Cinema strikes spread

Submitted by Matthew on 19 October, 2016 - 12:48

Workers at the Ritzy Picturehouse cinema in Brixton struck again on Saturday 15 and Sunday 16 October. They were joined on Saturday 15 by workers at Hackney Picturehouse on strike for the first time. A front-of-house assistant at Hackney PictureHouse spoke to Solidarity.

Before I joined BECTU, I was a rep on the Hackney Picturehouse “Staff Forum”. That's the staff organisation which is set up, supported and financed by Picturehouse itself. Over two years I found it to be ineffective, undemocratic, and unrepresentative, especially when we tried to bring forward questions about the Living Wage.

The Ritzy staff struck 13 times in 2014. That was a huge inspiration to me, and to others at Hackney: it inspired us, first of all, to go and speak to Ritzy workers about what we could do to get the Living Wage for ourselves. It fixed in my mind the idea that all employers should pay the Living Wage, especially Cineworld [the owners of Picturehouse], who have made £83.3million profit so far this year alone.

A colleague of mine knows a Ritzy Picturehouse BECTU member personally. So she came up to a meeting that we held amongst ourselves as Hackney staff. She gave us advice about how to get started. After that, me and another worker went to the head office of BECTU to meet other Ritzy workers, and BECTU officials. They were helpful in clarifying the precise steps we had to go through in the process of getting here.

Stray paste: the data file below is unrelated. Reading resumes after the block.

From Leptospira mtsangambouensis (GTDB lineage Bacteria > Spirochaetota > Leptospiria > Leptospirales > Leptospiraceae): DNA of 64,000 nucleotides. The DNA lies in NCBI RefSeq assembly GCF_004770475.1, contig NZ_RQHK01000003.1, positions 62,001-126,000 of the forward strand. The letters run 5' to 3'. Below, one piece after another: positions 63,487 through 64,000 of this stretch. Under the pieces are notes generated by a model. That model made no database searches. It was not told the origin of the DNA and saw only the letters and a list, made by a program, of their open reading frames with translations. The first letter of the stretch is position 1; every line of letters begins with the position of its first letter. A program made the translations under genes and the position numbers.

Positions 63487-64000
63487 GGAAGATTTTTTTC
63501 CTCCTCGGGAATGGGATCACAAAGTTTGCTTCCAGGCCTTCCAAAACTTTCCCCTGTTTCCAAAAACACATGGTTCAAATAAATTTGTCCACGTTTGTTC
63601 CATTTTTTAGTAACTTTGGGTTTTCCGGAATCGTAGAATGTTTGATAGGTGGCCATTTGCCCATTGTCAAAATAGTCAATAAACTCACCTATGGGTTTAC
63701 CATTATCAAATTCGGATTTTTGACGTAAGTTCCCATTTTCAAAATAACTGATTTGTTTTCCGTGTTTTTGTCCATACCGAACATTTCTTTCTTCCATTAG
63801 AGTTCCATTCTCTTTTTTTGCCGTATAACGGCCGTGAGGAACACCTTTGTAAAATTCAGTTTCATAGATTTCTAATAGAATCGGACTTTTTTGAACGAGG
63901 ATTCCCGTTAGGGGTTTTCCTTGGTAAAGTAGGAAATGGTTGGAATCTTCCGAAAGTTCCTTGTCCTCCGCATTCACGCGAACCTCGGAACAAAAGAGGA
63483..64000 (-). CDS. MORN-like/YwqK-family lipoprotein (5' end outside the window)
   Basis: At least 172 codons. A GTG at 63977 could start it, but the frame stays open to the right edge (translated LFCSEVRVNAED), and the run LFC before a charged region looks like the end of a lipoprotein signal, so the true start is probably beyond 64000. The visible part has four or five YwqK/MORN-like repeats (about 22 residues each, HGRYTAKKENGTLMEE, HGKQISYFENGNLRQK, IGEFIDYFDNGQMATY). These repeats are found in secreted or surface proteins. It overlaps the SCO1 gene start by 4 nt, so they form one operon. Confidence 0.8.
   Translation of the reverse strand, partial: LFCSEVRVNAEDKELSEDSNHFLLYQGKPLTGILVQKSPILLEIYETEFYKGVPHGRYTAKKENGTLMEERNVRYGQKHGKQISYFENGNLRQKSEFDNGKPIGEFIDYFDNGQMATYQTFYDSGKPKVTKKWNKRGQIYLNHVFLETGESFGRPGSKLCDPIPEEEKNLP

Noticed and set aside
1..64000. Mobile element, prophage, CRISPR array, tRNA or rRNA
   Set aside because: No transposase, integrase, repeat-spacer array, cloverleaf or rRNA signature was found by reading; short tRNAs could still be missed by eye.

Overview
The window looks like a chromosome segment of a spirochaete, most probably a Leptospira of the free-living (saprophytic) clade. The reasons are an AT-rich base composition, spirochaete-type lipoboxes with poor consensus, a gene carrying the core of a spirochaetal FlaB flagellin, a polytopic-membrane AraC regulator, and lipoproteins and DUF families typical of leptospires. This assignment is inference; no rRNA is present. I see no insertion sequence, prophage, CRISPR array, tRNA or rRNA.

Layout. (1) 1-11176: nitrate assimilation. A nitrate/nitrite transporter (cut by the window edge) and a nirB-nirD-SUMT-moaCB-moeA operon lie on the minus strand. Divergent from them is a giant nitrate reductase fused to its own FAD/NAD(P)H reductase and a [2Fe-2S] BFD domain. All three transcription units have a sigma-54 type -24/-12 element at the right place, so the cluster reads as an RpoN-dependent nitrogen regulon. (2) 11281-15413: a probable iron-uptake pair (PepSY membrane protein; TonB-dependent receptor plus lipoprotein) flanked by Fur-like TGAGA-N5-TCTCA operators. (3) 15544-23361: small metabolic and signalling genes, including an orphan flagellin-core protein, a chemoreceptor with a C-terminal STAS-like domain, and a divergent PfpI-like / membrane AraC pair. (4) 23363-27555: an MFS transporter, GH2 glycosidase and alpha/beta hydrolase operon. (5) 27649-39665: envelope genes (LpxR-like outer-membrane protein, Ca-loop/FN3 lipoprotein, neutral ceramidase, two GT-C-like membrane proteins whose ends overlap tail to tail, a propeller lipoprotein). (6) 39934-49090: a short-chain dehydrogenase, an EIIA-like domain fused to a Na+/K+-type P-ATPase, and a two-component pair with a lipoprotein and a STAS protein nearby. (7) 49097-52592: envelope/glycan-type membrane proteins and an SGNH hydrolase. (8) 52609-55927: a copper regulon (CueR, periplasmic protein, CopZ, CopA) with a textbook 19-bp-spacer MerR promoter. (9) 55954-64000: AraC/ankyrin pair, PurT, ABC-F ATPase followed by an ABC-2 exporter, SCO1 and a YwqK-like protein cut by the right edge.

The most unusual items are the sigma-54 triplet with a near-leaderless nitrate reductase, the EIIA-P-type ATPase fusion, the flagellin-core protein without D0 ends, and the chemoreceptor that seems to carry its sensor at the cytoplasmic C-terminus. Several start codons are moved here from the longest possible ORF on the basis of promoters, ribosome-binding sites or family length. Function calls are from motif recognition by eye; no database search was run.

I don't know about everyone else here, but this is the first job I've been in where I've been in a union. It wasn't hard to convince other workers here that Picturehouse should pay the Living Wage. And the experience of the staff forum made it clear to us that the next step would be to join BECTU. The 26% pay rise that the Ritzy staff won was a big inspiration, showing us what was possible. We've got very high union density in Hackney Picturehouse now.

This has really changed the atmosphere at work for the better now. There's more cohesion, an atmosphere of solidarity — it's made us all feel a lot closer. Have people's politics changed as a result of the strike? I don't know about everyone else.

Personally, my views have changed. The farther I've gone down the road towards this strike, the more radical my ideas have become. Once we decided to get mobilised and active it forced me to do a lot of reading and make sure that I believed that we were doing the right thing. And the process has only made me more sure that workers in this country are being constantly exploited, because employers have too much power and there are too few jobs to go round.

To other workers in our situation, I'd like to say this: you deserve a wage that's enough for you to live on, and you have the power to change things. Get in touch with a union and pressure your employer to pay you a fair wage.

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